Under the Parti Québécois, the government used extensive consultation and the involvement of the community sector in adapting Québec to the realities of global capitalism. Unlike some other provinces and at the federal level, the pathway toward neoliberalism in Québec was not through confrontation with unions and the community sector, but rather through a process of collaborative discussion in which the community sector was able to play a major role, gaining legitimization and a greater role in managing the transition. The government needed these organizations to participate in policy discussion. As a consequence, the community organizations were able to negotiate concessions for themselves in terms of recognition, the establishment of the SACA and more stable funding. In other words, the road to domination of the market was marked in Québec by concessions to the community sector and the unions. Many state services were preserved and some new policies brought in, like five-dollar-a-day daycare centres. In addition, many programs linked to labour discipline, like workfare, were softened and humanized because the community sector was able to develop approaches that built on its democratic and innovative traditions–approaches that became accepted and supported by the government.
In contrast to the policies of the PQ, the Liberals have been more direct about subordinating the community sector to the direct control and the needs of government. A policy announcement in August, 2004, by Minister Claude Béchard stated that the government wanted to “clean-up the community sector,” get rid of duplication on a regional basis and make sure it was getting value for its buck. To bring this about, the Liberal government announced that there would be no funds for new groups, no increase in current funding and a greater role for the private sector in service provision. The Liberal policy does not eliminate the possibility of longer-term support for community organizations, but this support will be more closely monitored and must be tied to service provision and become part of a regional plan. This approach clearly sees the community sector as a sub-contractor for services as defined by regional bodies.
Gven these constraints, how effective are community organizations these days as places of participatory democracy? One of the major changes over the past 20 years has been the professionalization of the community sector. There is a big difference between an active membership that participates in organizational decisions and directions and is mobilized on wider social and political questions; and one that comes together annually to vote on final reports and elect a board of directors. Nowadays, the leadership and direction in many community organizations comes from the staff and a small board of directors, with the board formally accountable only to the members at an annual general meeting.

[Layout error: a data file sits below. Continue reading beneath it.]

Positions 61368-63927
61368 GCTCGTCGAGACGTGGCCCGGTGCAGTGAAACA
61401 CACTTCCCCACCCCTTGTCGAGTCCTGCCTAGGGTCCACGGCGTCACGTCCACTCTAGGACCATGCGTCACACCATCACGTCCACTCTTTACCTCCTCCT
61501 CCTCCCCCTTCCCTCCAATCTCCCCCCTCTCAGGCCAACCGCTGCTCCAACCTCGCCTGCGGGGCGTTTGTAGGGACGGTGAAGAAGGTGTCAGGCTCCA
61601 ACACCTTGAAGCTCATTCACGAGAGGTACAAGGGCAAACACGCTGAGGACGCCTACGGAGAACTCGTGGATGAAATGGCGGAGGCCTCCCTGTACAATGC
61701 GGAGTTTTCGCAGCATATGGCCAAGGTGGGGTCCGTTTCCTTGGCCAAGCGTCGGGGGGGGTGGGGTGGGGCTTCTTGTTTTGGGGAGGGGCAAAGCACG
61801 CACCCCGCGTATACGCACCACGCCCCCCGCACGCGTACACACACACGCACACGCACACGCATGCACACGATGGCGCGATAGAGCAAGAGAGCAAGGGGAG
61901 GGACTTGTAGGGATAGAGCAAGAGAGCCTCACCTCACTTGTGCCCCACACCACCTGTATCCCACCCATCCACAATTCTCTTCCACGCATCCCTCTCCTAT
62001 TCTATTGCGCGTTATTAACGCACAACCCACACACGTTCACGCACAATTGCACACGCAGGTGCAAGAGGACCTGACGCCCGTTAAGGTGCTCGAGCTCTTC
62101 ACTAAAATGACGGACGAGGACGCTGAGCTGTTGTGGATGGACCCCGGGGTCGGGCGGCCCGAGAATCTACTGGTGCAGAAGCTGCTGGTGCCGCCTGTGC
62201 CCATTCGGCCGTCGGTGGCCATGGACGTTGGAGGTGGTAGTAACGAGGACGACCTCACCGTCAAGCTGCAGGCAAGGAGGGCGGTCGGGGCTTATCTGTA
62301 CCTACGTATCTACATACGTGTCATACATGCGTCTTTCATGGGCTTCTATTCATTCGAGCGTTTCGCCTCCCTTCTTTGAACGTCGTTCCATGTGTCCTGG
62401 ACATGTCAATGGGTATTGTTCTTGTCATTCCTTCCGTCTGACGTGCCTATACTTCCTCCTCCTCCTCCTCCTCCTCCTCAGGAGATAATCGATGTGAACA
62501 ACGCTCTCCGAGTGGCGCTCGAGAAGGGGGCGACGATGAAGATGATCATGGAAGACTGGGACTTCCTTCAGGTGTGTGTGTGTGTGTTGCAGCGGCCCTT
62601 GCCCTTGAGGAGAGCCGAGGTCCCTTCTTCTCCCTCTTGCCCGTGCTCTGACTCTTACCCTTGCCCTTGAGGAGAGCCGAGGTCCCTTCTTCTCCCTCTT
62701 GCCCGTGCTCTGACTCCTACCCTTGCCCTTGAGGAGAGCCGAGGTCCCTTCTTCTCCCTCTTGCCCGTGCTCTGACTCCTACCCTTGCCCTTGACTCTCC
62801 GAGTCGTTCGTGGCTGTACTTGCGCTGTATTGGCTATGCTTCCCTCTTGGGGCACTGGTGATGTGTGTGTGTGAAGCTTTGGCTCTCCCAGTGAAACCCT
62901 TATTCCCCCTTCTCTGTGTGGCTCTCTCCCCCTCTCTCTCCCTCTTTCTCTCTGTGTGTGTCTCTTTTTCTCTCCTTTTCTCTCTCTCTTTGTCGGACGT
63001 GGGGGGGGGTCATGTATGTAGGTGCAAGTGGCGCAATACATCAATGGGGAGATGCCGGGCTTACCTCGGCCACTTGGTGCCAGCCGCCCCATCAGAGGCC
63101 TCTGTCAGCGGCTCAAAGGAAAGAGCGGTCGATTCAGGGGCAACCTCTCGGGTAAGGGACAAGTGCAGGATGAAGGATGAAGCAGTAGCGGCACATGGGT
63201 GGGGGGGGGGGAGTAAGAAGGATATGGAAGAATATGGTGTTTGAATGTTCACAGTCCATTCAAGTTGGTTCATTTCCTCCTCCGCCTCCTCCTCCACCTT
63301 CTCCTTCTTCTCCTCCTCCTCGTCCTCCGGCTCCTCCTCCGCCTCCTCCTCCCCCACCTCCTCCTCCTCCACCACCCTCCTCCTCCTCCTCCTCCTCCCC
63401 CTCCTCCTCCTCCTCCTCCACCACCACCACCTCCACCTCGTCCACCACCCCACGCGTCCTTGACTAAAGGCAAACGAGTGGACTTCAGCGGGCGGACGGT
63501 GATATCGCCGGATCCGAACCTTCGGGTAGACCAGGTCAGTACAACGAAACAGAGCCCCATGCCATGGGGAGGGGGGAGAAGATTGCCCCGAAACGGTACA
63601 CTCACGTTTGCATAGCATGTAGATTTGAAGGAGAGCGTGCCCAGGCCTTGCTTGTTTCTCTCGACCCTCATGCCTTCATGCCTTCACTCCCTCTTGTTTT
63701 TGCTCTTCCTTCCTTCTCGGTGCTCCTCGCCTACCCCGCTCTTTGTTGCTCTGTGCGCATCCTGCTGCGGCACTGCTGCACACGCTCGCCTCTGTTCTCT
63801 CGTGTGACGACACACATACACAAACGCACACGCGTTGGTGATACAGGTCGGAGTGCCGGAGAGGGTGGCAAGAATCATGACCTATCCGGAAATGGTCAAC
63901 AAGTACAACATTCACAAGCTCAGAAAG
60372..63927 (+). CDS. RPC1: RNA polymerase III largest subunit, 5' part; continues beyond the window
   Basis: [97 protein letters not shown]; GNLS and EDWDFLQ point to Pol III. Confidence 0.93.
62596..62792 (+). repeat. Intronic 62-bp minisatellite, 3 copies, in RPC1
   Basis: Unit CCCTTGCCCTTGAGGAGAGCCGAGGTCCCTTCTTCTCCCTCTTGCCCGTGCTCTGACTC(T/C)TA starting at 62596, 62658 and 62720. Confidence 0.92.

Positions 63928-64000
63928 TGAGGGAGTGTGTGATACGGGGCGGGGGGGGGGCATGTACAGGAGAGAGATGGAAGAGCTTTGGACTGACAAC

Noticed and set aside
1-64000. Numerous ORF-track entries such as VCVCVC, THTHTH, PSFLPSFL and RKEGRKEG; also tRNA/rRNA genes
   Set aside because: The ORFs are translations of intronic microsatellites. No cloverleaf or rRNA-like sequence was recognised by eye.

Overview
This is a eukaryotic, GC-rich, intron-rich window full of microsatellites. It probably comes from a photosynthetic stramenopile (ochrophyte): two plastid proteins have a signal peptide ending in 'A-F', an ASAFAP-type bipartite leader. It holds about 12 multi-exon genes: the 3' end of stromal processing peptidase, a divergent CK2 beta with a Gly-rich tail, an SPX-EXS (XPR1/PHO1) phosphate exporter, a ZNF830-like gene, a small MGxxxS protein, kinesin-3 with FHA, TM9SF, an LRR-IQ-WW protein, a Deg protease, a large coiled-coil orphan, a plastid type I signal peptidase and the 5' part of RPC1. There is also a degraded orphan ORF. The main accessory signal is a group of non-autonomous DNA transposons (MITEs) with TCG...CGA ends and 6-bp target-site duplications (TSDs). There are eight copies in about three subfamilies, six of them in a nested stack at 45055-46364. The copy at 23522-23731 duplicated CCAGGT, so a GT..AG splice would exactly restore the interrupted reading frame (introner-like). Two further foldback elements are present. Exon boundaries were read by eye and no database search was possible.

The community sector has achieved a degree of success in establishing democratic practices both internally and in their interactions with various levels of government. Nevertheless, given the context, the agendas have been limited and shaped by a service agenda promoted by the state and by organizational self-interest. This limits citizen participation and shapes the nature of deliberation and exchange. The power of community organizations has come to rest with their legitimacy in the eyes of the state as competent service providers. Without countervailing power based upon a citizen engagement in a broader sense, their agendas thus become limited.
Periodically, some organizations do step out of this narrow role and are able to move beyond this agenda and mobilize membership participation to pressure the government, both locally and provincially, on issues related to social justice. Local democracy makes itself felt in these political and social debates, clear instances where community groups have not been entirely defined by the transformation toward neoliberal policies.
Eric Shraggeʼs latest book, Activism and Social Change: Lessons for Community and Local Organizing, is published by Broadview Press. Eric is with the School of Community and Public Affairs at Concordia University in Montréal. He is a member of CDʼs Editorial Collective.